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Disinherited daughter faces losing her home in legal battle with RNLI

A ‘disinherited’ daughter faces losing the £260,000 home she won in her divorce just months ago after losing a legal battle with the RNLI over her lifeboatman father’s £300,000 estate.

Sonya Young gave up her job to concentrate on a legal fight with the lifesaving charity in 2015 after discovering her father, Brian Cole, had left around £268,000 to the RNLI, while handing her and his former partner just £5,000 each. 

In 2008 Mr Cole published a will naming his daughter as his main heir, but she was largely disinherited at the publication of a second will in 2012, which favoured his then partner Angela Saunders. 

Both Ms Saunders and Ms Young lost out when Mr Cole executed a third will in 2013, leaving nearly all of his £300,000 to fund the lifeboat in Penarth, Wales, where he was once a member of the crew and £5,000 each to his daughter and former partner.

Troubled Mr Cole killed himself, aged 70, on August 30, 2013, just 25 days after he signed off the will.

Two years later Ms Saunders quit her job as part of her fight to obtain the full funds instead of the RNLI, claiming her father was not of sound mind when he signed his third and final will.

Last year, a judge ruled in favour of the RNLI, which led to her handing over £214,000 of her father’s money, having already ‘dissipated’ or spent around £54,000 while it was in her hands, the court heard.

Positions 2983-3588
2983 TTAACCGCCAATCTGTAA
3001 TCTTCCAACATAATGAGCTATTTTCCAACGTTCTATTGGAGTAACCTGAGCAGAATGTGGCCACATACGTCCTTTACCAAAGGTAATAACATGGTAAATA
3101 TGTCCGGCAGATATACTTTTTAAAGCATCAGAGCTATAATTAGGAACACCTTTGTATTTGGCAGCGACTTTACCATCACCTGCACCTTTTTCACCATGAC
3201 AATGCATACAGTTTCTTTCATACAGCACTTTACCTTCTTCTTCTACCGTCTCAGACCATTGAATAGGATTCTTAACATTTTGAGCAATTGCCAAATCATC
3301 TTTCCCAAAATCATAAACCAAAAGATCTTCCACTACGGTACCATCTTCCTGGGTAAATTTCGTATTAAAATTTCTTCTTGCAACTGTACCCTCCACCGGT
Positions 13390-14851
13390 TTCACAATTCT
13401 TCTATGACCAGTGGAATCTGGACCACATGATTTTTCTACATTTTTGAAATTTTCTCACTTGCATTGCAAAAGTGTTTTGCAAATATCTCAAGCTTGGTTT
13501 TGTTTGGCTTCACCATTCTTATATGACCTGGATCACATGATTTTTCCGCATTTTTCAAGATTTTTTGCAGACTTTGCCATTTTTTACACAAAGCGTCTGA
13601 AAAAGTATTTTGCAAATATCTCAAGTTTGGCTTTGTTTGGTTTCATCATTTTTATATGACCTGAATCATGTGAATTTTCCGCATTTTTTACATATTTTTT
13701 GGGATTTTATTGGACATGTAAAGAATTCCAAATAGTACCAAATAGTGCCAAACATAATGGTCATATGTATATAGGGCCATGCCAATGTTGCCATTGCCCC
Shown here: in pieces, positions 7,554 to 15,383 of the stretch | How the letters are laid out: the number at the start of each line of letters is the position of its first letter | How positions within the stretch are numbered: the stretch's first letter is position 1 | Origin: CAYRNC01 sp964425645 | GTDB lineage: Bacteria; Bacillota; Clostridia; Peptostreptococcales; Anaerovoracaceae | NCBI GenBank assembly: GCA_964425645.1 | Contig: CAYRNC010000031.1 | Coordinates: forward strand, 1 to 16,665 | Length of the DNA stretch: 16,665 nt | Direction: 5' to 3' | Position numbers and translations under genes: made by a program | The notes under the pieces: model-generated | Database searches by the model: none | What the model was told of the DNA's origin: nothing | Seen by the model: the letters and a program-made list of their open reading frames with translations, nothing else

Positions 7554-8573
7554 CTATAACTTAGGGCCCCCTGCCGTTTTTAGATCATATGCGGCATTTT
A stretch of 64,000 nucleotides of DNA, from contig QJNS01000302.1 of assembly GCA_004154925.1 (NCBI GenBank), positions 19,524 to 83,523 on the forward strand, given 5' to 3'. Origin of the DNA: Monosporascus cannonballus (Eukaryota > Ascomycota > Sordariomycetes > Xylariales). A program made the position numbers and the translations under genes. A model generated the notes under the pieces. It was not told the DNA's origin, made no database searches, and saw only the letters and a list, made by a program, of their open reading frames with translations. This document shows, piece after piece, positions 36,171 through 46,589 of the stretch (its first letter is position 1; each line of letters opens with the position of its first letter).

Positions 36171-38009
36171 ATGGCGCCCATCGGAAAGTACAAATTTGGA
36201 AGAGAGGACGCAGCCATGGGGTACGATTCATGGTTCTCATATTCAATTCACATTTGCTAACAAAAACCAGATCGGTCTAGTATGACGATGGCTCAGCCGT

As part of her divorce proceedings in March this year, Ms Young was awarded full ownership of a £260,000 family home. 

But this week another judge has put a £140,000 charging order on the property – to cover the missing £54,000 and the charity’s legal costs.

Mrs Young, of St Ambrose Close, Dinas Powys, Wales, has been fighting the charity since in a bid to prove her father was not in his right mind when he made his final will.

At the same time, she has also been going through a divorce with her ex husband Phillip Young and in March this year a court ruled that she should walk away from the marriage with the whole of the £260,000 family home.

But now she faces losing everything she gained after the fallout from her inheritance fight caught up with her this week.

In July last year, Judge Paul Teverson found in favour of the charity, upholding the will and ruling that Mr Cole had known what he was doing.

He had made a conscious decision to ‘disinherit’ his daughter after a bad falling-out, the judge said.

At the charity’s request, another judge this week imposed charging orders totalling more than £140,000 in favour of the RNLI on the house she won in the divorce, paving the way for the property to be sold to pay off what she owes to the charity.

London’s High Court heard that Mr Cole, who was worth around £300,000 when he passed away, had named his only daughter as his main heir in 2008.

But in another will he executed in 2012, he largely ‘disinherited her’ in favour of his then girlfriend Angela Saunders.